During the current pandemic, sadly we have received a lot of calls from people whose minds have been focused on getting their affairs in order and enquiring about making a will. This is not a bad thing and a lot of clients have taken the opportunity to leave a gift in their will to charities who are sadly struggling with reduced funding at this difficult time.
As we move towards thinking of giving gifts at Christmas again a lot of our clients are making a will and leaving a legacy to a local or national charity as a way of giving in the future when they themselves may be finding times hard. If you are wondering about what is involved, here are some frequently asked questions that may help.
1. Why should I make a will?
If you do not make a will, then the law decides who inherits your assets on your death rather than you deciding. This could mean cohabitees, friends and charities all lose out in favour of a distant relative with whom you have no close relationship. It is also an opportunity to consider how assets can be protected from possible care home fees.
2. How much does a will cost?
A basic will for a single person costs £150 plus VAT. Mirror Wills for a couple cost £200 plus VAT. If your circumstances require a more complicated will, you will be given an individual quote at our initial free first appointment. There are also some charitable schemes we use where the charity will cover the cost of your will.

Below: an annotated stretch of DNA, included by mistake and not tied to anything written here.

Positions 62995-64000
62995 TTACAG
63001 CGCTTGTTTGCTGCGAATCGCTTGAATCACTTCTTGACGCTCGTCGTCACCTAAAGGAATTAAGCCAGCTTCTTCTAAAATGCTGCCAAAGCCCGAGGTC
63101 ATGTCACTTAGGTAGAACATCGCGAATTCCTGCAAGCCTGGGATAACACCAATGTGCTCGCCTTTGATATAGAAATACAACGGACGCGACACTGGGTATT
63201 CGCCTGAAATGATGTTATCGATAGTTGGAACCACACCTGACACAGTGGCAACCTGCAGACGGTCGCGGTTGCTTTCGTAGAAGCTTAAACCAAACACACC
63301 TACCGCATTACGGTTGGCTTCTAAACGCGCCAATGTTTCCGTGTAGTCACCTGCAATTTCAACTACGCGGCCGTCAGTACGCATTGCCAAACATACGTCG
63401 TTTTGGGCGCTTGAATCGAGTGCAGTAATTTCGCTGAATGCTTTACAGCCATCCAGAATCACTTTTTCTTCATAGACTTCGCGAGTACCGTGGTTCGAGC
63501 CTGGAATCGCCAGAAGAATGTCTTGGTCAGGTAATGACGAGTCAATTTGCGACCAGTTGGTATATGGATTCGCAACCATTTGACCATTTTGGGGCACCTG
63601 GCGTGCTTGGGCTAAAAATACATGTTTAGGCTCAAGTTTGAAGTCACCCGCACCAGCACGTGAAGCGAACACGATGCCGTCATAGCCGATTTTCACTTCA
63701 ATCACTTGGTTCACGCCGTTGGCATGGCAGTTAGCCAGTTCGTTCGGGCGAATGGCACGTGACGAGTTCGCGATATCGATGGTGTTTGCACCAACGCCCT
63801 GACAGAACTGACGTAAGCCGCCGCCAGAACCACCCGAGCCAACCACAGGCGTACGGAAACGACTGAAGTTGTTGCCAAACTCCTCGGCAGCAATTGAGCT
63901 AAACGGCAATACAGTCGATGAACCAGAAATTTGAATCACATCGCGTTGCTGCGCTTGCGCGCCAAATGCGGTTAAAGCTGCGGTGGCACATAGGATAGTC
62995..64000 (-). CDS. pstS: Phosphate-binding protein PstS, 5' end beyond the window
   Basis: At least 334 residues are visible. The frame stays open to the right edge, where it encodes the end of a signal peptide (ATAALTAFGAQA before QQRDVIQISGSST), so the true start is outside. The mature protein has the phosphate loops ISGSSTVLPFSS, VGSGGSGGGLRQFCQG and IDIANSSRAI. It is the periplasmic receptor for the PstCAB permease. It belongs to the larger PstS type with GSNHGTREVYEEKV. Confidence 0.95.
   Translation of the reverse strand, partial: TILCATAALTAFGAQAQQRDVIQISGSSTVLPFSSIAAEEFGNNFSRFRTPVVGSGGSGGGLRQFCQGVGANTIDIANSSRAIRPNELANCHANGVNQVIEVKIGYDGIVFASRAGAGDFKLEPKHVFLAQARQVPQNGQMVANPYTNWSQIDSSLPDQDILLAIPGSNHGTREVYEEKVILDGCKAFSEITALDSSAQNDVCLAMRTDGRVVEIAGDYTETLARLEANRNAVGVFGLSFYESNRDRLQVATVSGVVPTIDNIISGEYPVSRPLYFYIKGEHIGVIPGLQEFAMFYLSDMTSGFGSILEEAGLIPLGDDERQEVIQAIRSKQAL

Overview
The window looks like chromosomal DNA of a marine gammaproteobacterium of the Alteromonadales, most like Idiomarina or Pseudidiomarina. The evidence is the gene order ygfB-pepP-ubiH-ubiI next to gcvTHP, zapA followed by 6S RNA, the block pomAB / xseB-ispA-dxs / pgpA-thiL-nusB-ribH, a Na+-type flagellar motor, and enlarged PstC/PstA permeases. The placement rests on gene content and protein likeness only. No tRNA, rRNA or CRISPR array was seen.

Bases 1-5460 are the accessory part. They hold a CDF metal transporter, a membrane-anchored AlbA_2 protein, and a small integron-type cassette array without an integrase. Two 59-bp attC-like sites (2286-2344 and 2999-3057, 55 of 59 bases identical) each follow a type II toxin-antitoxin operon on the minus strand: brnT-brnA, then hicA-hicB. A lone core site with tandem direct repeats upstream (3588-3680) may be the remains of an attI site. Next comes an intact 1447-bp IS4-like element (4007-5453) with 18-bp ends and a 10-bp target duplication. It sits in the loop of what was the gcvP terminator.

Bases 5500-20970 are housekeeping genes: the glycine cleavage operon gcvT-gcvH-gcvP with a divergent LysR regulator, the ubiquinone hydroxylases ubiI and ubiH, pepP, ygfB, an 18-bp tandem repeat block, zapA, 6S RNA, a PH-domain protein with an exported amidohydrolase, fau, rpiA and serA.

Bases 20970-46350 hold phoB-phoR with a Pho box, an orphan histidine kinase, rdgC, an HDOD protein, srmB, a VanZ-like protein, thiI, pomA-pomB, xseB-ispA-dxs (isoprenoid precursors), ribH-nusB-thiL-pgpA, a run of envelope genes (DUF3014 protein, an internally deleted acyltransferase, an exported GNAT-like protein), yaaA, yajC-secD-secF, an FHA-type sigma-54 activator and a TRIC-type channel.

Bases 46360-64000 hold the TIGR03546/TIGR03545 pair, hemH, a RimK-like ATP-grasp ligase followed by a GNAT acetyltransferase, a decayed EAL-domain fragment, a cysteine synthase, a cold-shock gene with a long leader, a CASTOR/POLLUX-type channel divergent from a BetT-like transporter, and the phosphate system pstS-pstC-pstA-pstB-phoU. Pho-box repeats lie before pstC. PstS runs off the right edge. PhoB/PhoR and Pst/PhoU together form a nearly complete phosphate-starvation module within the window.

3. What do I need to bring to my first appointment to make a will?
Two forms of ID plus an idea as to what you would like to happen to your assets when you pass away. Also, the names and addresses of people you would like to mention in your will. At the moment we are also offering remote appointments without the need to come to the office.
4. How long does it take to make a will?
After the initial appointment we will send you a draft to approve then meet again to sign your original will. This typically takes a couple of weeks, but if necessary, we can usually turnaround your will within one week. Again, at the moment we are also enabling remote signing without the need to attend the office.
5. Can a beneficiary also be an executor?
Yes, but a beneficiary cannot witness your will. If we prepare your will, and you are attending at the office to sign your will, we will provide the witnesses and ensure your will is executed correctly.
6.Why do I need a grant of probate if I have a will?
Probate is the process of confirming a will is a valid will, it is the final will of the deceased person and the people wanting to use the will are in actual fact the executors named in the will. Probate will be necessary where there are bank accounts with significant sums in and always when someone owned a property when they died.
Although our Saddleworth clinic remains closed for the time being, our Oldham office is open for client’s by appointment. We are still offering our free, confidential, initial clinic advice over the telephone on divorce, children matters, domestic violence, accident claims, disputes, property, wills, probate, powers of attorney company and employment issues.
Please telephone 0161 624 6811 for a confidential telephone appointment with one of our specialists.
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